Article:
Not being sarcastic here - I really do want your opinion. Would you be more inclined to purchase Talapia grown in the US with a 100% organic certification from the USDA over Talapia of unknown origin? If so, would you be willing to pay more and what percentage more?

I ask because I am looking into a business plan for raising Talapia in a fish farm here in the US.


10 posted on 12/11/2012 11:38:39 AM PST by taxcontrol
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To: Buckeye McFrog

Striped Bass is usually caught in the salt water in the Northeast. They do spawn in brackish estuaries and are often caught there but I am unaware that they are caught in fresh water ponds. They can grow to about 60 pounds.


11 posted on 12/11/2012 11:39:07 AM PST by Inwoodian
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To: a fool in paradise
Erroneously mislabeled as deceased.

Keep reloading...

12 posted on 12/11/2012 11:48:53 AM PST by Slings and Arrows (You can't have IngSoc without an Emmanuel Goldstein.)
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To: taxcontrol
I know a local restaurant that has gone the extra mile to secure US fish and make it clear to the customers. He made appropriate pricing modifications (including offering half price fish tacos only on Monday and during Lent rather than continually on Fridays as well).

It is an upscale market (but not an upscale restaurant, just the clientele)

Your millage may vary.

I also don't like living in a city dominated by Fertitta owned seafood restaurants that don't even use local sea food in the coast locations. I make the effort to go elsewhere.

13 posted on 12/11/2012 12:00:36 PM PST by a fool in paradise (America 2013 - STUCK ON STUPID)
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To: blam

No problem in Louisiana. Most the fish we eat here in restaurants were swimming either this morning or yesterday. At home I’ve caught everything I eat. (fish)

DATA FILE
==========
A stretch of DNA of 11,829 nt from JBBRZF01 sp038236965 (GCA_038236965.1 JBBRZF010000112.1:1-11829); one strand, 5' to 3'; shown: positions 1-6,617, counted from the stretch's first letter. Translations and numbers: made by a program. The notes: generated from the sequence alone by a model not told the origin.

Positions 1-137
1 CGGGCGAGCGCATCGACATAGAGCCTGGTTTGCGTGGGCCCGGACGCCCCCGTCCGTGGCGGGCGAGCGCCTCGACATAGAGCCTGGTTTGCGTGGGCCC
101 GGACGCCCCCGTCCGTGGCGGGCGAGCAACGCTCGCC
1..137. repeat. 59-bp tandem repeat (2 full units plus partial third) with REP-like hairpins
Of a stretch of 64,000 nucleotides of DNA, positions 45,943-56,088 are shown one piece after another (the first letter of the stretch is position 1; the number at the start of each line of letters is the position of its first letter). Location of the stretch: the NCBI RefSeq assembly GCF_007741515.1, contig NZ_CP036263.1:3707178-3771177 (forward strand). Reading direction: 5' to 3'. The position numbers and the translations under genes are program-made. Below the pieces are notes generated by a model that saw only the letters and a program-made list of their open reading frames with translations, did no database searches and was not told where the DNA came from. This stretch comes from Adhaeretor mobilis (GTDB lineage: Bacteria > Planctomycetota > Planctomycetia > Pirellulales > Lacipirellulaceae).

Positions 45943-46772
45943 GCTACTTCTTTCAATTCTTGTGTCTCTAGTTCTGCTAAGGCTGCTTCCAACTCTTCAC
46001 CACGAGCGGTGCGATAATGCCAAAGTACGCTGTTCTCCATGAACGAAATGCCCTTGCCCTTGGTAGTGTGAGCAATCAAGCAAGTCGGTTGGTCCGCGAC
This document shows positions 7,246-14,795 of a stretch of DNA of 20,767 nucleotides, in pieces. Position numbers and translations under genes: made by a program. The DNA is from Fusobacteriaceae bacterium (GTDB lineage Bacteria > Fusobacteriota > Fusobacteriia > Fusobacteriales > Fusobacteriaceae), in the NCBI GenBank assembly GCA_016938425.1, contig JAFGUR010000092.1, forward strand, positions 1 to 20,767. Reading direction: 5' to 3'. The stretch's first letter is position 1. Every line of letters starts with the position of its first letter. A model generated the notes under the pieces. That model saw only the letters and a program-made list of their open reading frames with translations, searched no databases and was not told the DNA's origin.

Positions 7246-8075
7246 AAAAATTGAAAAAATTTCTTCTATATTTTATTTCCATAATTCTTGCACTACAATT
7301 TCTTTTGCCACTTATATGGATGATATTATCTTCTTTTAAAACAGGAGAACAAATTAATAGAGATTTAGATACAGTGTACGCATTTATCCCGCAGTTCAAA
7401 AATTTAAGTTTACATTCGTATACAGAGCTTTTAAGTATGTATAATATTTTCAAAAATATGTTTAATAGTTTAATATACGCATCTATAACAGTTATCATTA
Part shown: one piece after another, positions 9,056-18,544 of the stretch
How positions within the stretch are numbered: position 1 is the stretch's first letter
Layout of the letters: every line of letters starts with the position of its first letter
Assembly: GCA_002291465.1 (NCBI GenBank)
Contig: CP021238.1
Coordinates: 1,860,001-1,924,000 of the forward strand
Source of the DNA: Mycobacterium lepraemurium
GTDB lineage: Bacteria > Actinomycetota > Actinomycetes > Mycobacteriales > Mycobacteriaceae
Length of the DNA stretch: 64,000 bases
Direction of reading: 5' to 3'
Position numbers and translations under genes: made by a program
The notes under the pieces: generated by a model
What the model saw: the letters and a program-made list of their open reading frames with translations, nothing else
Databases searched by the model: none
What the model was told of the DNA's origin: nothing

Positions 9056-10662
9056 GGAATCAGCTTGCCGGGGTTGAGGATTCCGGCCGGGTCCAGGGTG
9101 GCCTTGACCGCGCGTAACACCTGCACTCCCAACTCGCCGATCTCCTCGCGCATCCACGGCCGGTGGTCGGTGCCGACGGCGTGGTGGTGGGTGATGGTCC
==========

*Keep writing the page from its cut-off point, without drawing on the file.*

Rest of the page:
14 posted on 12/11/2012 12:12:08 PM PST by NY Cajun
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To: vetvetdoug

“I remember recovering bodies from pilots that had crashed in Mobile Bay and their entire faces were removed by the crabs.”

Note to self: No more NanSeas West Indies Salad.


15 posted on 12/11/2012 12:15:19 PM PST by logitech (Who's here so vile, that will not love his country? If any speak, for him I have offended)
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To: blam

Hey, I would take Yellowtail over Mai Mai any day of the week! Yellowtail snapper is the sweetest tasting fish in the sea. Whenever I am in Fla. or the Keys I look for it and it’s hard to find at times.


16 posted on 12/11/2012 1:05:19 PM PST by mc5cents
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To: KarlInOhio

Nice...


17 posted on 12/11/2012 1:06:44 PM PST by Tijeras_Slim
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To: Buckeye McFrog

You’re probably being kind in chalking it up to kitchen staff illiteracy rather than the restaurant’s buyer cutting corners.


18 posted on 12/11/2012 1:12:05 PM PST by 9YearLurker
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To: NY Cajun

We don’t trust fish market or supermaket seafood. At our house, we only eat fish if it rode home on our boat.


19 posted on 12/11/2012 1:43:42 PM PST by memyselfandi59
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To: Revolting cat!

Don’t eat the green ones. They’re not ripe yet!


20 posted on 12/11/2012 1:45:14 PM PST by ZirconEncrustedTweezers (Some cultures are destined to remain stupid and we need to quit trying to uplift them.)
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To: blam

bookmark


21 posted on 12/11/2012 4:32:15 PM PST by DFG ("Dumb, Dependent, and Democrat is no way to go through life" - Louie Gohmert (R-TX))
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To: logitech
"“I remember recovering bodies from pilots that had crashed in Mobile Bay and their entire faces were removed by the crabs.”

Was these the two Coast Guard helicopter pilots?

"Note to self: No more NanSeas West Indies Salad."

I knew the guy who 'invented' the West Indies Salad, Bill Bayley